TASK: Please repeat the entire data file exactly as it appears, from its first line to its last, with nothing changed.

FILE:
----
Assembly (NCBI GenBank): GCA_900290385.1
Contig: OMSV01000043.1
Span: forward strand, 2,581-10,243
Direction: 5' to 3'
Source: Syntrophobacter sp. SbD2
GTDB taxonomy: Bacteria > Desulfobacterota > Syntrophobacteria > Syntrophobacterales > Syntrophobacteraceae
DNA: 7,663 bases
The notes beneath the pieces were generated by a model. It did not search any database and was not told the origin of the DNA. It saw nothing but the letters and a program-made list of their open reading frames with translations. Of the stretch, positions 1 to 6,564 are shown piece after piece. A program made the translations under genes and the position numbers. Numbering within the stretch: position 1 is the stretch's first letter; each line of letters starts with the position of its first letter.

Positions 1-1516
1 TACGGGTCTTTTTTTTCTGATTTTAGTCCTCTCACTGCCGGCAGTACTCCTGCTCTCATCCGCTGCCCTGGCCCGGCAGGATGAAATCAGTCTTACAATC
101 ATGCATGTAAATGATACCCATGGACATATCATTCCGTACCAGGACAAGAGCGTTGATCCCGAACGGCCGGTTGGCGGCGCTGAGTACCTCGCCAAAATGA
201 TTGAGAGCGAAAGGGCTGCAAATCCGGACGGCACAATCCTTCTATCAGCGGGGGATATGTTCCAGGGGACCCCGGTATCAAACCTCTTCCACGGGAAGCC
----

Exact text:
Assembly (NCBI GenBank): GCA_900290385.1
Contig: OMSV01000043.1
Span: forward strand, 2,581-10,243
Direction: 5' to 3'
Source: Syntrophobacter sp. SbD2
GTDB taxonomy: Bacteria > Desulfobacterota > Syntrophobacteria > Syntrophobacterales > Syntrophobacteraceae
DNA: 7,663 bases
The notes beneath the pieces were generated by a model. It did not search any database and was not told the origin of the DNA. It saw nothing but the letters and a program-made list of their open reading frames with translations. Of the stretch, positions 1 to 6,564 are shown piece after piece. A program made the translations under genes and the position numbers. Numbering within the stretch: position 1 is the stretch's first letter; each line of letters starts with the position of its first letter.

Positions 1-1516
1 TACGGGTCTTTTTTTTCTGATTTTAGTCCTCTCACTGCCGGCAGTACTCCTGCTCTCATCCGCTGCCCTGGCCCGGCAGGATGAAATCAGTCTTACAATC
101 ATGCATGTAAATGATACCCATGGACATATCATTCCGTACCAGGACAAGAGCGTTGATCCCGAACGGCCGGTTGGCGGCGCTGAGTACCTCGCCAAAATGA
201 TTGAGAGCGAAAGGGCTGCAAATCCGGACGGCACAATCCTTCTATCAGCGGGGGATATGTTCCAGGGGACCCCGGTATCAAACCTCTTCCACGGGAAGCC